• I don't have a Synology, so I'm not familiar with which apps are available. But that's pretty standard. Think of a NAS as a little computer primarily built for lots of storage with an OS designed specifically for helping you access your data, because that's exactly what it is. If you decide to also use a cloud storage service, there are usually apps that will automatically upload your data as well, so you don't have to worry about it.

    • Synology's OS is linux based. There is a whole market of apps, and it supports containers (specifically docker) so you can even run your own custom applications on it.

      The main app I use is Plex.

    • I'll add my voice to those advising a NAS ; also, it is indeed more about your networking situation than external drive attachment interfaces. Yes, it will time to push 4TB through a dodgy wi-fi connection ; yes, you might want to reexamine what sort of wired ethernet throughput you have if you connect both the source machine and NAS to the same wired ethernet. But unless you have serious emergency with symptoms of the original drives falling apart or something of that sort - worst thing, the data will copy overnight, or over the weekend, and then it will be safe. Well, as safe as your NAS configuration allows :)

      I own a pretty basic Synology DS216j - it's just two drive bays and a very basic processor, but it's been chugging along for almost 5 years now. I do have a multilayered backup strategy, with the most valuable data also backed up from the NAS over the Internet, so even if there's a catastrophic failure of the NAS, I won't lose everything.

      If you haven't committed to a purchase yet and prefer to have options, aside from Synology you can also consider QNAP as a manufacturer.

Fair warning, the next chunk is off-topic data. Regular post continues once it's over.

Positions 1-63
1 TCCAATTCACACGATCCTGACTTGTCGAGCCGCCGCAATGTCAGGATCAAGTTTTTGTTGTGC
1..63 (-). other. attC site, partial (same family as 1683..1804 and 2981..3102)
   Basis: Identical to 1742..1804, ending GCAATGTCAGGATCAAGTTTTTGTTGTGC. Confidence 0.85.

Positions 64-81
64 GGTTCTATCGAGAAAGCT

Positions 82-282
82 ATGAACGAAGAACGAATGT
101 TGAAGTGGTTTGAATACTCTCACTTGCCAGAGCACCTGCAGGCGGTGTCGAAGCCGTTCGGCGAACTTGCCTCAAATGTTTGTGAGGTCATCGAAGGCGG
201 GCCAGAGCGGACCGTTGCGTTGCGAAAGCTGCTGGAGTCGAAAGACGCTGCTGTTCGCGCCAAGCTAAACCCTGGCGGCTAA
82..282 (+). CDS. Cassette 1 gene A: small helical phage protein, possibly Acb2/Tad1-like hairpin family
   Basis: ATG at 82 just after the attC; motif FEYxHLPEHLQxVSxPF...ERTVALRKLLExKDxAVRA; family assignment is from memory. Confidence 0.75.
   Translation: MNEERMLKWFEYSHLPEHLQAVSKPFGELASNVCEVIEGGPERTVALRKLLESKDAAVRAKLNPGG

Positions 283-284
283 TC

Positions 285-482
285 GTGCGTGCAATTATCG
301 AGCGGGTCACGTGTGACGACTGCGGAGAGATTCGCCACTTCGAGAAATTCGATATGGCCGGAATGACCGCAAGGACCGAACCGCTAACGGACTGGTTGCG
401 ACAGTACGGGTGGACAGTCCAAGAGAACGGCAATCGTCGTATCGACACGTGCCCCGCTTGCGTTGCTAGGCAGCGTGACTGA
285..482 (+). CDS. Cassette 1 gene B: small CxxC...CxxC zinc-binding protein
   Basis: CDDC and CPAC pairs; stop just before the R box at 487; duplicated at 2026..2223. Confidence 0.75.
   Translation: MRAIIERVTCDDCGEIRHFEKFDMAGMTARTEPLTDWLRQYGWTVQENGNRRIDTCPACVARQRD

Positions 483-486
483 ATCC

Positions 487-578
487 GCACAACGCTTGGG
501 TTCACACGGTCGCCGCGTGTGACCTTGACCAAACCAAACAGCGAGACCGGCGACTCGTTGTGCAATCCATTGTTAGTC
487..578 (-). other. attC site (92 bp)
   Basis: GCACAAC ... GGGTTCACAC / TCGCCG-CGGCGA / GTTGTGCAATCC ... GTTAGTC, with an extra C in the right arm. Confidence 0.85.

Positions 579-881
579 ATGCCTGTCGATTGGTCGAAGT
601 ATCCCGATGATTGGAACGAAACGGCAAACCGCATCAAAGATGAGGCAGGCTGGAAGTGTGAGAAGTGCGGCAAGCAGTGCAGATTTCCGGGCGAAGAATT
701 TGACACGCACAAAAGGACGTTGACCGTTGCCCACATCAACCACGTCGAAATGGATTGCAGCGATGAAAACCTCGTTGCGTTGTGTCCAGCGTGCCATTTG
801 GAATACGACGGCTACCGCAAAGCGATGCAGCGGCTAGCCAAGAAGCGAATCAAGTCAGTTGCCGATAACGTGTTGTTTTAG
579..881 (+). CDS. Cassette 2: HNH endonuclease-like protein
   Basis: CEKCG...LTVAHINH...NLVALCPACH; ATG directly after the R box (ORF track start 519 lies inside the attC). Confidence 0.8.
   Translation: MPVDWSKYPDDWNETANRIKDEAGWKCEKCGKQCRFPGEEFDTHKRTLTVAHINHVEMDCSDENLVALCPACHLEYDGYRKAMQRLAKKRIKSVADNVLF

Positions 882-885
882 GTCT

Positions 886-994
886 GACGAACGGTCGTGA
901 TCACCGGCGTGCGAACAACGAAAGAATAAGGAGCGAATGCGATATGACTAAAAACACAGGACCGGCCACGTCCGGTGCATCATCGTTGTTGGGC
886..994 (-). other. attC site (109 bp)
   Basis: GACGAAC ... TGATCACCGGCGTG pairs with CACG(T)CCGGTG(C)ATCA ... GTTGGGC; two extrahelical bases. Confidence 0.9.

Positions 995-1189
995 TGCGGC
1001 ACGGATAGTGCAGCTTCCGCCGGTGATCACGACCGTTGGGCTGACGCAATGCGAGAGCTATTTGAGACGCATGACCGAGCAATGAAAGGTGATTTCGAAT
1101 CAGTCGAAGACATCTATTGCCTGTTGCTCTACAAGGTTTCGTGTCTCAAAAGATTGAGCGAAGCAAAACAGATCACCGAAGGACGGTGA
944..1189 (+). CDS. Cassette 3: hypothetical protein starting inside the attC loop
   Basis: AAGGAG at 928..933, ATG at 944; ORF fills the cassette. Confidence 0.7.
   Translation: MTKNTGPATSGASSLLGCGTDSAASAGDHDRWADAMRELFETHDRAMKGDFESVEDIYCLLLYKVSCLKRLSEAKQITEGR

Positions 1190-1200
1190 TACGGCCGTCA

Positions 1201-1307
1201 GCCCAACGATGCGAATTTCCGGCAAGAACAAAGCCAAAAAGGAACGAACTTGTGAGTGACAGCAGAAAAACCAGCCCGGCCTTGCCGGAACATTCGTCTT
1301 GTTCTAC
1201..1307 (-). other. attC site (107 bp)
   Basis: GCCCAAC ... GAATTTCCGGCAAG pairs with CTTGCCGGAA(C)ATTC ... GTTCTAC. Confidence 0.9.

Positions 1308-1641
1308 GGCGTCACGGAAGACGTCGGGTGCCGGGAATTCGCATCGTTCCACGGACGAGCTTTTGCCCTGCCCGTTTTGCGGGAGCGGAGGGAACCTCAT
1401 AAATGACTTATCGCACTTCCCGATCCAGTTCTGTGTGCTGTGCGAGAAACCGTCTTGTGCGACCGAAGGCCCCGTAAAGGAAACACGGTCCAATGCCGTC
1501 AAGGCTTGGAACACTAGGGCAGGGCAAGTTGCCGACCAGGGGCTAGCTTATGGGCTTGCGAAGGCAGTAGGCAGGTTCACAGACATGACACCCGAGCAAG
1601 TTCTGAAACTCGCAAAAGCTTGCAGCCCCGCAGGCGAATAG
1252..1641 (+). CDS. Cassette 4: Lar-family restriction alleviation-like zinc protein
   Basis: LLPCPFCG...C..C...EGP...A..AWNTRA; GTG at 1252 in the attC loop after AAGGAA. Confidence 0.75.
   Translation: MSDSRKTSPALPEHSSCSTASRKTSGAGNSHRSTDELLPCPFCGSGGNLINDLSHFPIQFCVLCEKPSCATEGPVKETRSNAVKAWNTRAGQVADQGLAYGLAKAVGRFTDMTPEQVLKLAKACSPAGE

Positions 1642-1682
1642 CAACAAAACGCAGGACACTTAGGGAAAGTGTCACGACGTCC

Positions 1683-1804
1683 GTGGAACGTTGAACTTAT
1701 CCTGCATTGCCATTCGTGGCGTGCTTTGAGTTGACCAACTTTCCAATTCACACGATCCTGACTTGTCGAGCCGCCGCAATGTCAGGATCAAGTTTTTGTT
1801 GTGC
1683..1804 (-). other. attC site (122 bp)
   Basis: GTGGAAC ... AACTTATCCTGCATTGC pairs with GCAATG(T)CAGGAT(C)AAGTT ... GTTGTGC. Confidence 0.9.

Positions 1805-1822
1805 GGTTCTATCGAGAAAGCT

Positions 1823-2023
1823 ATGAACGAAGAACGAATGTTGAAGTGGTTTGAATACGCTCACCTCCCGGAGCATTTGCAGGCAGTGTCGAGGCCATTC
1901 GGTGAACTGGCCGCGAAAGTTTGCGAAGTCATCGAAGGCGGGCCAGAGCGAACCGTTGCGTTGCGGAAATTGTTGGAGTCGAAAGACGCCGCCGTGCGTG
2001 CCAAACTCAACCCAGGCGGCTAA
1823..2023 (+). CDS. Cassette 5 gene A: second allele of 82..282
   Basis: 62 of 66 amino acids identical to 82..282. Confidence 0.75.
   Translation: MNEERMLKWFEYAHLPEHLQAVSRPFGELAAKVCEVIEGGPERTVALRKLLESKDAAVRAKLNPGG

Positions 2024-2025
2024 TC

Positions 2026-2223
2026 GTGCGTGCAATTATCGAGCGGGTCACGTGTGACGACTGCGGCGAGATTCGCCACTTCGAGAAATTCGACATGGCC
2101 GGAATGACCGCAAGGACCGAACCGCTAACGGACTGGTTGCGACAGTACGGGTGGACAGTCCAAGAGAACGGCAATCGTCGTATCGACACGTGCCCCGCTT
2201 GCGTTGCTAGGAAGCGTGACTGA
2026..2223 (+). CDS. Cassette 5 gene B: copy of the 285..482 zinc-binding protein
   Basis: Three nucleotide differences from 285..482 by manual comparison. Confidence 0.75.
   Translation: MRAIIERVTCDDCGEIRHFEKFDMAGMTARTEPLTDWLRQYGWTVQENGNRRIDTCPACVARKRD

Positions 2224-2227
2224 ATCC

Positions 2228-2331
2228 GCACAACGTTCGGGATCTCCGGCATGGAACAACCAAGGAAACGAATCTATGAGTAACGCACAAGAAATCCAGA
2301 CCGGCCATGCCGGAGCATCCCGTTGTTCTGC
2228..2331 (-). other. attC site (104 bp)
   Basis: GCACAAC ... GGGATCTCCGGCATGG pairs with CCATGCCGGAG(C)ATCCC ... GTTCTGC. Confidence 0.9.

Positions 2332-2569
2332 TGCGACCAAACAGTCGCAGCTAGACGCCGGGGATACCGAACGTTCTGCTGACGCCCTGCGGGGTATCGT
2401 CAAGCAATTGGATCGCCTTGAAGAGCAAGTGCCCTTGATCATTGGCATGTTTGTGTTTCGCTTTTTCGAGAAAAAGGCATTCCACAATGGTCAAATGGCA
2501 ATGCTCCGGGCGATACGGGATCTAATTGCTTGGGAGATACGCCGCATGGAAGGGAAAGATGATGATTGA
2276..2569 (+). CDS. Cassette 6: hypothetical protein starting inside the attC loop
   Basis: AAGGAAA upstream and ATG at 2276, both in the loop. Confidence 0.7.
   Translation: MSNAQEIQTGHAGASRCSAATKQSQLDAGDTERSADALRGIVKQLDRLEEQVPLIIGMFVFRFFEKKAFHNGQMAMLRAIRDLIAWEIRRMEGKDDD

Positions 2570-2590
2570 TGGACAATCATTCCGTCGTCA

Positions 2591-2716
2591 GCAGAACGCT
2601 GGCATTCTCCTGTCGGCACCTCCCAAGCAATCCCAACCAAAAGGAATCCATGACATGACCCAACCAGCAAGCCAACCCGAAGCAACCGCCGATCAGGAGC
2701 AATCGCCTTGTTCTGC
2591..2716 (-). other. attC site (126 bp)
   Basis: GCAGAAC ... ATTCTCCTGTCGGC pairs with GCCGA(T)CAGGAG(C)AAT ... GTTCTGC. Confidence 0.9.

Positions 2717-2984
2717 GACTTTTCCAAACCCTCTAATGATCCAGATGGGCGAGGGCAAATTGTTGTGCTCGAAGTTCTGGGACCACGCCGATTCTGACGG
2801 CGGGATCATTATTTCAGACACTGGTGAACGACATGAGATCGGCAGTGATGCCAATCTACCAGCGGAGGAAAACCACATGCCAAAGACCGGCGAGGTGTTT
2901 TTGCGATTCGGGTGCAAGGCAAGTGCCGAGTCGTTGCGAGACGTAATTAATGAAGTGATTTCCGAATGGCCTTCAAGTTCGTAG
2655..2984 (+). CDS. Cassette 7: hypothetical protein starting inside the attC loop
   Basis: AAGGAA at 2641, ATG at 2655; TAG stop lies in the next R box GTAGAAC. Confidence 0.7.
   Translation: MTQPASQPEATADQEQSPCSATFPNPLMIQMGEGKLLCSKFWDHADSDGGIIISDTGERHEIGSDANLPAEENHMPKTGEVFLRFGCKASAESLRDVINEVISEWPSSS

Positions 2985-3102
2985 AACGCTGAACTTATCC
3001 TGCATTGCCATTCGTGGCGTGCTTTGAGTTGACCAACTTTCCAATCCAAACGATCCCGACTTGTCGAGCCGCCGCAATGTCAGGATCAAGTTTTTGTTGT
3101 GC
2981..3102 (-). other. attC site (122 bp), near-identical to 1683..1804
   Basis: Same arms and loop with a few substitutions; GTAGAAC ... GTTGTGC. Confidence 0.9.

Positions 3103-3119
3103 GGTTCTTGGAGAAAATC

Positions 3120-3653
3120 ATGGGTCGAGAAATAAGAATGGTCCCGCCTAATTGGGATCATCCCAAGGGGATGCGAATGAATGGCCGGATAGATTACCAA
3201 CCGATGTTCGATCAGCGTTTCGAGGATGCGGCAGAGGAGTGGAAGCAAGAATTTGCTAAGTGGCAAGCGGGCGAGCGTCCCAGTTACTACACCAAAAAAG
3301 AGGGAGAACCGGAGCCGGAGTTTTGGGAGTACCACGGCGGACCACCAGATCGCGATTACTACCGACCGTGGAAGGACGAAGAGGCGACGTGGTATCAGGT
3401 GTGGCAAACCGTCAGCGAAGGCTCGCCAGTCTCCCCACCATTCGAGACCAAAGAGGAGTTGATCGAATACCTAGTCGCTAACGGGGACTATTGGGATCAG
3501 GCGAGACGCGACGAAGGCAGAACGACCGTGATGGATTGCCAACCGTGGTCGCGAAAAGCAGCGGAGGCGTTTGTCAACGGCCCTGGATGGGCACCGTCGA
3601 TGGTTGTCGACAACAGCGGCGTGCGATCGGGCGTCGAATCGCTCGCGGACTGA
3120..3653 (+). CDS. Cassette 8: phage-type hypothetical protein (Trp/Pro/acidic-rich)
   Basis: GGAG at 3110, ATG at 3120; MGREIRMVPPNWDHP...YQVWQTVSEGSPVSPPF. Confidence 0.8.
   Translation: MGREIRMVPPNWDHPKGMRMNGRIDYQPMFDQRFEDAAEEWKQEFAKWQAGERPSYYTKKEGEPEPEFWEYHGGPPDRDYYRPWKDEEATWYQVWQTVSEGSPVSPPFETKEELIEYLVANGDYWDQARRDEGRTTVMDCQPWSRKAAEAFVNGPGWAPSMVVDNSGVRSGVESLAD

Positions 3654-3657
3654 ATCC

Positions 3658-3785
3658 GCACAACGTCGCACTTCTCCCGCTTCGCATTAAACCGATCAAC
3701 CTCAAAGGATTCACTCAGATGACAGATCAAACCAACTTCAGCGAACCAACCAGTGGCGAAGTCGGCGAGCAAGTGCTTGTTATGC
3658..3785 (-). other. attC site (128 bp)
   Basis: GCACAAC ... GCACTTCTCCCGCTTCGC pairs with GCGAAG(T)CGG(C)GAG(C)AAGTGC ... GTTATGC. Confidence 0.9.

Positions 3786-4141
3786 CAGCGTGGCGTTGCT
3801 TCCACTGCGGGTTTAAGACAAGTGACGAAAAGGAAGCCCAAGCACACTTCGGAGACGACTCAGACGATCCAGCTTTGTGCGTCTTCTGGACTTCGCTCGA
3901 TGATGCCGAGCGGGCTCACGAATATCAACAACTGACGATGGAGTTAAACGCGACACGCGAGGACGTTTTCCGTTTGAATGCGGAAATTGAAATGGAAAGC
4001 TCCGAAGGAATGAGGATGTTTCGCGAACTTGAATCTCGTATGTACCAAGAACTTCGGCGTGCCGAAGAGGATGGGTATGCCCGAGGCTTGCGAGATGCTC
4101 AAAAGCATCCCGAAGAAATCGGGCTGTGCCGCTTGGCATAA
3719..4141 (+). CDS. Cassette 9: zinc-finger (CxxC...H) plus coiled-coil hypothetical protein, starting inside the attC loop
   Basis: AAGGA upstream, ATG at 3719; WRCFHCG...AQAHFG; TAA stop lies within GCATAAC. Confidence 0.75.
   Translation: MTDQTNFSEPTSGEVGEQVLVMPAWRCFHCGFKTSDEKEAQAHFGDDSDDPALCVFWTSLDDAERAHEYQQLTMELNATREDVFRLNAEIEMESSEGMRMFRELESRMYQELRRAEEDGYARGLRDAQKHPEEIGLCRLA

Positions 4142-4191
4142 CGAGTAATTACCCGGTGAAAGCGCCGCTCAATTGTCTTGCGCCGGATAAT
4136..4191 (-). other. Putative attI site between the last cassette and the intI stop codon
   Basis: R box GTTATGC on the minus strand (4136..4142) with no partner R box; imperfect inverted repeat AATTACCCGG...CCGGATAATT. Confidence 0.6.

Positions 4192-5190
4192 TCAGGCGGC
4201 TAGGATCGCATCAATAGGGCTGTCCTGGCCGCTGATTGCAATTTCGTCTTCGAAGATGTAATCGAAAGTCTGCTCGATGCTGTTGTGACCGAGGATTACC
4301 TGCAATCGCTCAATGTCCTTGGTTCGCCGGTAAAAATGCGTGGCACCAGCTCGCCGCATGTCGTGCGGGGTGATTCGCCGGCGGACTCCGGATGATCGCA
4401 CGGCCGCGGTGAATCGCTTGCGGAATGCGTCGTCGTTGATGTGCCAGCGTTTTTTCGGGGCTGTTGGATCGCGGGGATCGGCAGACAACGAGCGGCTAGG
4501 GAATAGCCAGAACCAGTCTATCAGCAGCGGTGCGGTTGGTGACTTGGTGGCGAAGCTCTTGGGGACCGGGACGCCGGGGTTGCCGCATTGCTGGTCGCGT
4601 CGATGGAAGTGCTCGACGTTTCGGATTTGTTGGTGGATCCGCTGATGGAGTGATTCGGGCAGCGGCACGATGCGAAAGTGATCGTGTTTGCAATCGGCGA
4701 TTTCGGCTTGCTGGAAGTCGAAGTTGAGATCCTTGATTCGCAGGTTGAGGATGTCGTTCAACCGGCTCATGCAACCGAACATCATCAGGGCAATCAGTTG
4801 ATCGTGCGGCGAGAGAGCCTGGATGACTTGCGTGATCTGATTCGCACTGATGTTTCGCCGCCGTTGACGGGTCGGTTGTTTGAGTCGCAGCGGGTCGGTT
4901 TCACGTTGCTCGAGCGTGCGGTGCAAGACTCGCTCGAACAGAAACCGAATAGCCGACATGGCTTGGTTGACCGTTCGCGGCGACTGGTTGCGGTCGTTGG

Also, if you know you have 4TB of valuable data today, I would consider aiming higher, as having a NAS in the home network is very convenient. So I would think of aiming at having 6 to 8 TB redundant capacity available (maybe more if you know you have needs). In terms of the size/number of disk bays - don't try to go after the latest largest drives in the least possible amount of bays - it is generally better to have 4x4Tb drives than 2x8Tb (that's raw capacity; redundancy will eat out of it, google a RAID capacity calculator)

      Last but not least - do consider buying a modest uninterruptible power supply, if even only for the NAS, and one that has a USB management port. It will protect your NAS and thus your data, and most NAS models, even cheap ones, support this connection and can be configured to safely shutdown when they detect there's X minutes of juice remaining. Surge/overload protection from mains is a bonus. Something like 650VA APC Back-UPS is inexpensive and a great investment. I have my NAS and core networking elements all connected to one.